Thanks. Yes, I knew it needed genitive but I wasn't familiar with the form "hoteli" as I'd only learned the "ów" ending for masculine genitive plural. So it would be "i" after L, W, Ń, Ź, etc.?
I do not know the rules but I guess yes, as I know examples for l w and ń.
Substantives ending in nom. sg. with phonetically soft consonants: ć, dź, ń, ś, ź and with p, b, m, w alternating in oblique cases with p′, b′, m′, w′ as well as with l and j. http://grzegorj.w.interiowo.pl/gram/en/odmiana1.html
"nouns which take the -i ending for genitive plural are increasingly adopting an alternative form in -ów,hotelów", (Polish - An essential grammar - Dana Bielec, Chapter 6 p114)
"There aren't expensive hotels here" is marked wrong. This is like that exercise about no work for me that drives me crazy because nobody will give an actual explanation why it insists on "are no jobs" and rejects "there aren't jobs".
Answered "There's no expensive hotels here" and it was marked wrong. Not great grammar, but it's the same sentence.
There´s (there IS) is just singular! But we need the plural here. (There ARE no...)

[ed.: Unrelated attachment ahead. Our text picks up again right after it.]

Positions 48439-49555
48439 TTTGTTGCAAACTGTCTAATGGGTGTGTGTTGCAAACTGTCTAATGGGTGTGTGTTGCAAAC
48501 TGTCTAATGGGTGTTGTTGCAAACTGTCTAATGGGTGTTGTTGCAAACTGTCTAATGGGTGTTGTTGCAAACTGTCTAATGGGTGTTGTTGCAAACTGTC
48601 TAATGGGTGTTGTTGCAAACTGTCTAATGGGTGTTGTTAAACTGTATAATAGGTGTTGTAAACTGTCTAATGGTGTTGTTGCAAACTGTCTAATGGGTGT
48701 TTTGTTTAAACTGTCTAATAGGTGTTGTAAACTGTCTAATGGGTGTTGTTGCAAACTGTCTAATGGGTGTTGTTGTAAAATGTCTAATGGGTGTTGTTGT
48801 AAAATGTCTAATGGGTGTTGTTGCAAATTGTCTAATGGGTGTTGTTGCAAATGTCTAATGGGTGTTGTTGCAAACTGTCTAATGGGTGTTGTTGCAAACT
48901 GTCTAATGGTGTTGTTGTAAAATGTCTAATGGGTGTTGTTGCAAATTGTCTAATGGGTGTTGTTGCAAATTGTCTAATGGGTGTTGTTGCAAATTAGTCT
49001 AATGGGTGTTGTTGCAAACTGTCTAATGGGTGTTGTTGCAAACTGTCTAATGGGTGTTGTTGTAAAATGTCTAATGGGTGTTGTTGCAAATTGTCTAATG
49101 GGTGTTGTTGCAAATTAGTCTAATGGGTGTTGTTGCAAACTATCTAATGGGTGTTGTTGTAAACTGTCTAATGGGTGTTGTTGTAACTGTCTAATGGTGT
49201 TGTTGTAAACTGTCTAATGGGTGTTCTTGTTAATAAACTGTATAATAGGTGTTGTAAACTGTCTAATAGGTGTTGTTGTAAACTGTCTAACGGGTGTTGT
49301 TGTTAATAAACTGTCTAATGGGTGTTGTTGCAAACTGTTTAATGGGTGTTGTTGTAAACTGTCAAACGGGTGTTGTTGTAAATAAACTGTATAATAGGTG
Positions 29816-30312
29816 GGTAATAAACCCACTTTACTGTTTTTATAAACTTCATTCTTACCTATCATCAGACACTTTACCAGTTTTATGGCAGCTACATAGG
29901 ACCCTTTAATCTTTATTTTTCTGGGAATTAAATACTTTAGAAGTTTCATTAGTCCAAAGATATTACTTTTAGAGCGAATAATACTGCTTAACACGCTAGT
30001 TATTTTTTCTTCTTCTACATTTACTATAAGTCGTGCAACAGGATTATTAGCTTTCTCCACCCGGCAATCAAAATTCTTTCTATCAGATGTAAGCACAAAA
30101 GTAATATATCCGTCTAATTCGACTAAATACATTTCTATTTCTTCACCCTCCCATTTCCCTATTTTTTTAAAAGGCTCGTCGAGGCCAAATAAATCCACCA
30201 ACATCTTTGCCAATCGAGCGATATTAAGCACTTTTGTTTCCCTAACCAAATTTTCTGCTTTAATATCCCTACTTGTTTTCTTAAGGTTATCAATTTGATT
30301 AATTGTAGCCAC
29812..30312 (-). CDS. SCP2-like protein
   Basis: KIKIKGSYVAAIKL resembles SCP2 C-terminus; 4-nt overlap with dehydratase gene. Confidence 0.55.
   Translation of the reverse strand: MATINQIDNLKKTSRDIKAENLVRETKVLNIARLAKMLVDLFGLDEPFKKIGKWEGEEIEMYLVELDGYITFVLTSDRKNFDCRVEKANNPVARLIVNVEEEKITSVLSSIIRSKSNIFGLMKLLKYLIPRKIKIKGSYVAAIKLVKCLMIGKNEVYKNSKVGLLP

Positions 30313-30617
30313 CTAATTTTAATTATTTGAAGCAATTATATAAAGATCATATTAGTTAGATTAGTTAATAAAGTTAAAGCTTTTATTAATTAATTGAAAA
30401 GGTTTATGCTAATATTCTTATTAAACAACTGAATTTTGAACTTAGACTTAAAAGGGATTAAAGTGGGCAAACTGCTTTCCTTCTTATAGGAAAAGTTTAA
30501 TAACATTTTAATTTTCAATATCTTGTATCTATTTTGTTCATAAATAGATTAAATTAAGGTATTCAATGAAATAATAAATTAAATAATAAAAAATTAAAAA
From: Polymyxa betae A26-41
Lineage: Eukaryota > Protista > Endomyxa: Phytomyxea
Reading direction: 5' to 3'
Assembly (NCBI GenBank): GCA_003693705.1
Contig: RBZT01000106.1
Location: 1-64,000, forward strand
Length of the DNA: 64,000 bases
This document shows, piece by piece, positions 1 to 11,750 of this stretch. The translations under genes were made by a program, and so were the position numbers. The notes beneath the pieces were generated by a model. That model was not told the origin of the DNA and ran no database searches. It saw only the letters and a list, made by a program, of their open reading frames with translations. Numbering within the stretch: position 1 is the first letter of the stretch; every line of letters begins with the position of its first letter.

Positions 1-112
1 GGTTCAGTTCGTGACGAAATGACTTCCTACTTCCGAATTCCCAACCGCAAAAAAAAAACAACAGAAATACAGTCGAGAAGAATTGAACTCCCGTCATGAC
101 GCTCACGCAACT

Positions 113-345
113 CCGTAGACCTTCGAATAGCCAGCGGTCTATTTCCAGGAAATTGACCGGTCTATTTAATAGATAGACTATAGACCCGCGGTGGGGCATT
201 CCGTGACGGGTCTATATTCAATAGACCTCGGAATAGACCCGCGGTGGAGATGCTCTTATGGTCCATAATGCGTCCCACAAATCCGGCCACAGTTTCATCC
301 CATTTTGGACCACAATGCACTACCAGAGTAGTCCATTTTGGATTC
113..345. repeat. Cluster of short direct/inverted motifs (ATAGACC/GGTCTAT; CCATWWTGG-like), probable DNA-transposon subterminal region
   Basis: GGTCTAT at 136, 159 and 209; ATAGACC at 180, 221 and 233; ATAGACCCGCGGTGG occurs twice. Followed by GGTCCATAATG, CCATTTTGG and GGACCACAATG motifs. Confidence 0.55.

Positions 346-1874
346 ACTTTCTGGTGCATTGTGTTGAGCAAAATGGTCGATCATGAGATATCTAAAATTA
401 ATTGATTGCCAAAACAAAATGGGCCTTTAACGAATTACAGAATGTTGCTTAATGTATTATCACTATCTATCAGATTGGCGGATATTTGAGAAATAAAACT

"Here are no expensive hotels" would not be said by a native speaker. "Here there are" is awkward word order, but it doesn't sound wrong like the first one.
"There are no expensive hotels around here." was marked wrong!? Maybe "around" is too much and not the exact answer. Or could that also be correct?
It's just how this construction works. You can think of it as being like "This place doesn't have any..."
Even in British English, it would sound very archaic to say "dear" meaning "expensive". It's an old-fashioned way to say it, and sounds rather unnatural these days.
In American English, dear would be used to mean beloved but not expensive. I think in British English, they are synonymous.